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Cut from under Completely Missing the Point:
"For our world, anyone who claims Darcy and Elizabeth demonstrate Belligerent Sexual Tension obviously skipped over a ton of dialogue. This is an especially ironic misinterpretation since Elizabeth actually debunks this philosophy when Mr. Collins mistakes her rejection for "playing hard to get," and it's explicitly made clear that she only begins to warm to Mr. Darcy when she both hears proof of his good character from reliable sources and witnesses first hand demonstrations that he's actively attempting to take her criticisms on board and mend his ways, and yet it's one of the most common ones."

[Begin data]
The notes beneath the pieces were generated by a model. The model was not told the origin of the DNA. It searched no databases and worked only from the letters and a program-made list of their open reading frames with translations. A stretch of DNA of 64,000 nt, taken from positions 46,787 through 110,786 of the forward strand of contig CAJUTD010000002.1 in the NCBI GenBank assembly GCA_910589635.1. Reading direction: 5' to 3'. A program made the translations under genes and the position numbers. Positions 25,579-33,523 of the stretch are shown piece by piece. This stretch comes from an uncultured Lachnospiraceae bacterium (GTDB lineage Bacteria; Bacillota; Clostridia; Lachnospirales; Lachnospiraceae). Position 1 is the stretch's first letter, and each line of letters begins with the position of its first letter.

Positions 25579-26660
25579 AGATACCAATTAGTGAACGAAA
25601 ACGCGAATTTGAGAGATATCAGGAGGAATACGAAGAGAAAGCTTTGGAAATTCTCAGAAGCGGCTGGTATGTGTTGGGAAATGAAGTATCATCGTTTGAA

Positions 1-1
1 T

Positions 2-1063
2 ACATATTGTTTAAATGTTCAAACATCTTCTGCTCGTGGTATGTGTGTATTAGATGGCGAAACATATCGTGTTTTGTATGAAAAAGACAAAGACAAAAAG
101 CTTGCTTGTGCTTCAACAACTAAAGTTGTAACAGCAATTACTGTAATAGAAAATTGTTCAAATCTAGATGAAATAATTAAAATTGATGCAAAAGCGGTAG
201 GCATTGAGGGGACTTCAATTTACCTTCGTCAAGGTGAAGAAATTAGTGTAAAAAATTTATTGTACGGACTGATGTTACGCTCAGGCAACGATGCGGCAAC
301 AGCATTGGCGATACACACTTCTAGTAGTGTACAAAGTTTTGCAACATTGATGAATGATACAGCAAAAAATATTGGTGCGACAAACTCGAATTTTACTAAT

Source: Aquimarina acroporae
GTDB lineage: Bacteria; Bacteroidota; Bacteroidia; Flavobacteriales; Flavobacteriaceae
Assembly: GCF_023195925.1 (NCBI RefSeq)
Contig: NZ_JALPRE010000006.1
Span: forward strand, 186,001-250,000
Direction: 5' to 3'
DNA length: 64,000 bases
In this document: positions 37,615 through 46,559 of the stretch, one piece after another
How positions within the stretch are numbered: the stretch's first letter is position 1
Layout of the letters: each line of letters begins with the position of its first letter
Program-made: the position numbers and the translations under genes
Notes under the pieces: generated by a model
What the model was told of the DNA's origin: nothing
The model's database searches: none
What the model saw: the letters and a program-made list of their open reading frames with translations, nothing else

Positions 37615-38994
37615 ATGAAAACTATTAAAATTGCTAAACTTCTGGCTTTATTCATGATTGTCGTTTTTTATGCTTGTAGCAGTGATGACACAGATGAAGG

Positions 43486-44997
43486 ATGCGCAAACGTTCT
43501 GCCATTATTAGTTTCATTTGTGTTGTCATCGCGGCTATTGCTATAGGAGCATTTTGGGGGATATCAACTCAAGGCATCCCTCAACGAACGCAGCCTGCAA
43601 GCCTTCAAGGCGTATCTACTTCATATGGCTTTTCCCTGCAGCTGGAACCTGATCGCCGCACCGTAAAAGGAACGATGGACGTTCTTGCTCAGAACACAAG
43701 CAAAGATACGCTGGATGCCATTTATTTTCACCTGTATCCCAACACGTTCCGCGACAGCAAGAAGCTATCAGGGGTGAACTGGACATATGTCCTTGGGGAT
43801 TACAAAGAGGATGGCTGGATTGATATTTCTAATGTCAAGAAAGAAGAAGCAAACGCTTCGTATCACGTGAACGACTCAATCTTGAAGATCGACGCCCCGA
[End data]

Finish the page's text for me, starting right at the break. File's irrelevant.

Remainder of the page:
This is going a bit overboard. While Elizabeth certainly dislikes Darcy for the first half of the book, it's not hard to read some Belligerent Sexual Tension in their banter in scenes like the ones at Netherfield during Jane's illness, and the early stages of BST often have one or both characters convinced that their feelings are purely dislike. In any case, Collins' delusional attitude towards Elizabeth's refusal has nothing to do with BST or a lack thereof (he just thinks she's being coy, which is not the same thing), and I don't see how seeing BST in Elizabeth and Darcy's interactions (as an early indication that they'd actually suit each other very well if they could get over the bad start they made) misses the point of anything.
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